There's something endearingly old-fashioned about Steve Earle's debut novel I'll Never Get Out of This World Alive, a tale with a straightforward beginning, middle, and end, punctuated by spectral showdowns and heavenly healings. While it will likely appeal most to music fans eager to see how this iconoclastic singer/songwriter (and author of the 2001 short story collection Doghouse Roses) will fare in the literary sweepstakes, I'll Never Get Out of This World Alive deserves praise for the way it captures both the squalor and the community spirit of a down-and-out enclave populated with lively, believable characters. That one of them is dead only adds to the festivities.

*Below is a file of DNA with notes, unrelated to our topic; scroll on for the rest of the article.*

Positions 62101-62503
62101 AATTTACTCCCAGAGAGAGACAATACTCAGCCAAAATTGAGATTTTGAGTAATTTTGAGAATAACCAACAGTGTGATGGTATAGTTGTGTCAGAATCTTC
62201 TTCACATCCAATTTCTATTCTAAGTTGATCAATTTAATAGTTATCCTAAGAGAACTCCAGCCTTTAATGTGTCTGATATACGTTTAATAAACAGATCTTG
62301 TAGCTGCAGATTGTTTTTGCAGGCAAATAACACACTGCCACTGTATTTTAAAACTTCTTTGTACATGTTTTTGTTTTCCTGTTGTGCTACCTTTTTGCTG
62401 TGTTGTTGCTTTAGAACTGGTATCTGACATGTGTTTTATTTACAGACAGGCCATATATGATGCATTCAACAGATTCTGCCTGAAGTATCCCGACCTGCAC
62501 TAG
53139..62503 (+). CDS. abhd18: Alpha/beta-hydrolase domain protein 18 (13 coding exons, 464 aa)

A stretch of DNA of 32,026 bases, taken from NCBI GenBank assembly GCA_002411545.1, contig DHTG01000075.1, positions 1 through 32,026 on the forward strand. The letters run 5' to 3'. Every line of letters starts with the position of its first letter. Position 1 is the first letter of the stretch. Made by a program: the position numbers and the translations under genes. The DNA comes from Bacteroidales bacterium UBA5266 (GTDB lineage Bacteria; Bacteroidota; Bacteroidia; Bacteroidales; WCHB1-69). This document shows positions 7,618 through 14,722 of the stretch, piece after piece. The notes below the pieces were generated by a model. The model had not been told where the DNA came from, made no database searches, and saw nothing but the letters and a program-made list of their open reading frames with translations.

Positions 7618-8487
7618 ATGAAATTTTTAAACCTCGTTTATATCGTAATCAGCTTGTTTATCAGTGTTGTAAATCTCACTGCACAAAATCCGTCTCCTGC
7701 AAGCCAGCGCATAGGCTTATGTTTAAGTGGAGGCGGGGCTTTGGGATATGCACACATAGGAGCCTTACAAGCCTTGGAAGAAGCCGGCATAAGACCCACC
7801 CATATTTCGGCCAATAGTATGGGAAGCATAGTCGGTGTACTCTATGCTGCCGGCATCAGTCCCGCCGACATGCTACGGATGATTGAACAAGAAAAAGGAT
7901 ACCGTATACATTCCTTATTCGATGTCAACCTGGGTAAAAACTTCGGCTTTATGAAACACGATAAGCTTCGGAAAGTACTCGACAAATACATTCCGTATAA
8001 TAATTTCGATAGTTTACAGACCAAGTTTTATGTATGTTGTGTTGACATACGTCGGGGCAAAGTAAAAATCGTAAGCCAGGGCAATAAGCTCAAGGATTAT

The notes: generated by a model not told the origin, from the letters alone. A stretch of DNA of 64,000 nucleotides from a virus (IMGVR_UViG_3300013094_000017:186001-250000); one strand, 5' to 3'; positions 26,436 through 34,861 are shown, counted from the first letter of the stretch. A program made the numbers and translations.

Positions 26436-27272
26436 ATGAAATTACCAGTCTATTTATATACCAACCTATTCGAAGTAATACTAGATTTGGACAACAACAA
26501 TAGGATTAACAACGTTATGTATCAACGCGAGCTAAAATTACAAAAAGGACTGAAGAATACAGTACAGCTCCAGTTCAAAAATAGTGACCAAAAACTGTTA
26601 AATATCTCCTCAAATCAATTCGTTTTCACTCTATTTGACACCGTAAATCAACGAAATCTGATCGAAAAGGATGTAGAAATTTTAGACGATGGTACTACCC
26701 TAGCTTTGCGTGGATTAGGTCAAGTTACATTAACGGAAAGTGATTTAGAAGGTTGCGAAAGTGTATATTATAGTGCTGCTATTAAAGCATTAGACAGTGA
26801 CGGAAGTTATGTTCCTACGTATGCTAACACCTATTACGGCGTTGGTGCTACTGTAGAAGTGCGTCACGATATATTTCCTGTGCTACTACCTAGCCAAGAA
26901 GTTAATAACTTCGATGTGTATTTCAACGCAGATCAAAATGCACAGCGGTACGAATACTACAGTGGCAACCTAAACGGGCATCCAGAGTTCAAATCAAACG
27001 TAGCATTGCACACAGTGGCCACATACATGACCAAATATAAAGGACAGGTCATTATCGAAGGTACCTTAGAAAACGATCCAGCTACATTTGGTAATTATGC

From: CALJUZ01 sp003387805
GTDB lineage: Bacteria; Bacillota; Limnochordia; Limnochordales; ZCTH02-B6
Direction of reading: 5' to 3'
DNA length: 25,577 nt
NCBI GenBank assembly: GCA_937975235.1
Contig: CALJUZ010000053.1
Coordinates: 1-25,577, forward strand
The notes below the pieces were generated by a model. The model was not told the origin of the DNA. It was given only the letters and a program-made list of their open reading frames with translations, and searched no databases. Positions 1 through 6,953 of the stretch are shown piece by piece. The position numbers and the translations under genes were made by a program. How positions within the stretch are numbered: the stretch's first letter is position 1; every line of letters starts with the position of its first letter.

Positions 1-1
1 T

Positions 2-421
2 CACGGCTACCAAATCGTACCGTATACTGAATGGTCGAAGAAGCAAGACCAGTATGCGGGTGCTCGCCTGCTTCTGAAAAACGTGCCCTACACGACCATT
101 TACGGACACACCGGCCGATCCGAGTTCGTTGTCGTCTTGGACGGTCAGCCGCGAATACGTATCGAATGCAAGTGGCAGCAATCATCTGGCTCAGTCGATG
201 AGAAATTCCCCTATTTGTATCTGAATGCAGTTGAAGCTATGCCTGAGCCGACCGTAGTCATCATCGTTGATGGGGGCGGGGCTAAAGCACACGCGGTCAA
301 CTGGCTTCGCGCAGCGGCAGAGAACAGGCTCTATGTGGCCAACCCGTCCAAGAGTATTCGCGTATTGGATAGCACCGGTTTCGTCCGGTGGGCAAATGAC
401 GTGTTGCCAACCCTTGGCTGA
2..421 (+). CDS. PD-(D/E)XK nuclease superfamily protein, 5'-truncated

And make no mistake, this story is a festive one, in the way that empty streets littered with confetti and beer bottles are festive. The broken souls who inhabit the South Presa Strip - addicts, drug dealers, ...
Blood at the Root
"A gripping, timely, and important examination of American racism."
- PW Starred Review
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